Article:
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Comment Re:Transparency in Government is good! (Score 2) 334

Incorrect. They did have an open discussion; I watched parts of it. However, it appeared GOP had already decided before the meeting that they wanted to kill ACA rather than shape it. Because of that, the "discussion" quickly morphed into the usual culture-war lectures and slogans rather than bill details.

I remember trying to talk about the Obamacare legislation, before it passed. I would say something to the effect of, "I have a concern about the concept of X, and how it will be put into practice." The typical response to me would be, "Well, you're just racist, then." And that would end the conversation.

Comment All government is not the same. (Score 4, Insightful) 250

"I have no faith in government to be an ISP."

I have no faith in the federal government to run an ISP. They would be worse than Comcast, and would probably never get it running until they have spent a year's GDP.

I have slightly more faith in a state government to run one. Not as many people to pay-off around most state capitols as there are around DC.

I would have a lot of faith in a local or city government to get it done. They live right there amongst their customers, typically have to work within a budget, and have a vested interest in doing it right the first time.

Comment Re:more pseudo science (Score 1) 869

Hopefully in a journal that is reviewed by skeptics rather than Ideologues.

All scientific journals are reviewed by skeptics.

That's because all scientists are skeptics.

Wacky global warming deniers are not skeptics, they are credulous fools.

Skeptics look at the evidence before making their minds up, and change their minds if new evidence comes to light.

Deniers deny. Disprove one nutty theory and the continue denying with another, often incompatible nutty theory. This sometimes goes around in circles 'till they come back to the first, already disproven, theory.

Regarding collusion in the peer review process:

One of the arguments of "deniers" is that the supposed agreement of all climate scientists is that their funding requires certain conclusions to be drawn, and thus climate scientists are, generally, in lockstep to secure continued funding of their studies. Scare people and get funding. Tell people that climate change isn't the end of the world and start putting out resumes.

Your response is, "Well, there is a peer review process and look, they are 99% in agreement."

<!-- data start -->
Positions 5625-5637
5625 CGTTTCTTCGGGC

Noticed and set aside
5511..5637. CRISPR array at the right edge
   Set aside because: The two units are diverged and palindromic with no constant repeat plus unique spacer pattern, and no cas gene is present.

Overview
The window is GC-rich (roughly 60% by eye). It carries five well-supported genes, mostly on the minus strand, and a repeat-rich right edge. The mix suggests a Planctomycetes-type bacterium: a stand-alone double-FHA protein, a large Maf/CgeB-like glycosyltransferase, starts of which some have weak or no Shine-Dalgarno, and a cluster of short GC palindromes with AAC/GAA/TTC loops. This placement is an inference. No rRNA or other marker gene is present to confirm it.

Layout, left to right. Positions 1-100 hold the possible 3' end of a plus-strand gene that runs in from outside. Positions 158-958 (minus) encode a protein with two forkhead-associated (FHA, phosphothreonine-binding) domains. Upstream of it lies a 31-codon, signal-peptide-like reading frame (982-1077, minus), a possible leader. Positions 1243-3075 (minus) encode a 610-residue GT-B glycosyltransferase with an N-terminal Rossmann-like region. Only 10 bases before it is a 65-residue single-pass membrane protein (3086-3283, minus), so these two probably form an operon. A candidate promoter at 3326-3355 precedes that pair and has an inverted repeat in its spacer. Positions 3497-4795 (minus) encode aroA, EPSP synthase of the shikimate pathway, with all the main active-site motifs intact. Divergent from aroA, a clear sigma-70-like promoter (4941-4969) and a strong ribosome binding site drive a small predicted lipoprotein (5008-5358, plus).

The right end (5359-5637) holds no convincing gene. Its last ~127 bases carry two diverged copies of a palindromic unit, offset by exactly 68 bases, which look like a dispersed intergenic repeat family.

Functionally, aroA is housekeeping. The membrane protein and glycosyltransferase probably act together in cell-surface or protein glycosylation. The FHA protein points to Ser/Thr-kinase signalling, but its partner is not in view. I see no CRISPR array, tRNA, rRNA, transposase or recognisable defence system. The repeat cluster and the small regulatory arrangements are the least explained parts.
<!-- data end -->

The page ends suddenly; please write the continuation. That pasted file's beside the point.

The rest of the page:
They already know 99% of climate scientists are saying the same thing, and keep setting goal posts for the "point of no return," and watching nothing happen. Al Gore certainly didn't help, didn't he say 2009 was the point of no return? Didn't he say hurricanes will be more frequent? Does the sky continue to not fall?

Do you see why that isn't going to sway the denier? Deniers are indeed skeptics, they are just skeptical of the integrity of the people doing the science. That's what y'all have to fix. Continuing to call them ignorant and stupid isn't getting you anywhere.

Comment I think the only way to fix the food stamp problem (Score 2) 1043

... is to do away with the program completely.

First of all, it is flat-out wrong to suggest that one person is not allowed to have an opinion about how another person spends their food stamps. The fact the the stamps come from tax money means EVERY tax payer has paid for the right to have an opinion about it. See also: subsidized health care, and how it makes everyones lifestyle everyones business (I propose all dangerous, injury-causing leisure time activities now be banned for that reason, and I will decide what is "dangerous").

Secondly, I disagree with the notion that just food is cheaper at a grocery store than healthy items, and that it isn't fair to expect poor people to eat rice every day. I am the procurer of provisions in my household of 3, so I have direct experience. "Staples" are refreshed, and used up, every month. To suggest I am being forced to supplement our meals with ten pounds of rice and a bag of potatoes every month is ludicrous, it is just intelligent home economics. Many hours of my free time are also spent in gardening every summer, and tomatoes and onions from that garden are eaten year round after I can it up, an inexpensive technology that has existed in its current form for a couple hundred years, at least.

The only way to fix the problem of "spending their food stamps on steak and lobster and junk food" is just to remove that choice completely. If someone is poor enough for food stamps, then we consult the Official US Government Dietary Needs table for the person at that sex at that age, and they get a box every 2 weeks with exactly the nutritious food they need, at the appropriate calorie level for their age, with enough snack cakes for small dessert every evening. This makes the fiscal conservatives happy... less money is being wasted. This also eliminates the ignorance of a person not knowing which foods are nutritious, and then the government can also even out the production of agricultural products and possibly remove the need for farm subsidies. If the government KNOWS it is going to need X amount of bread each month, then it can more intelligently utilize the nations bread producers. This makes the central-government socialists happy.

Really, it's win/win/win. If the person on the dole still wants a lobster once a month, no one will stop them, they can use their allotment of cigarette money for that week.

We warn the reader in advance that the proof presented here depends on a clever but highly unmotivated trick. -- Howard Anton, "Elementary Linear Algebra"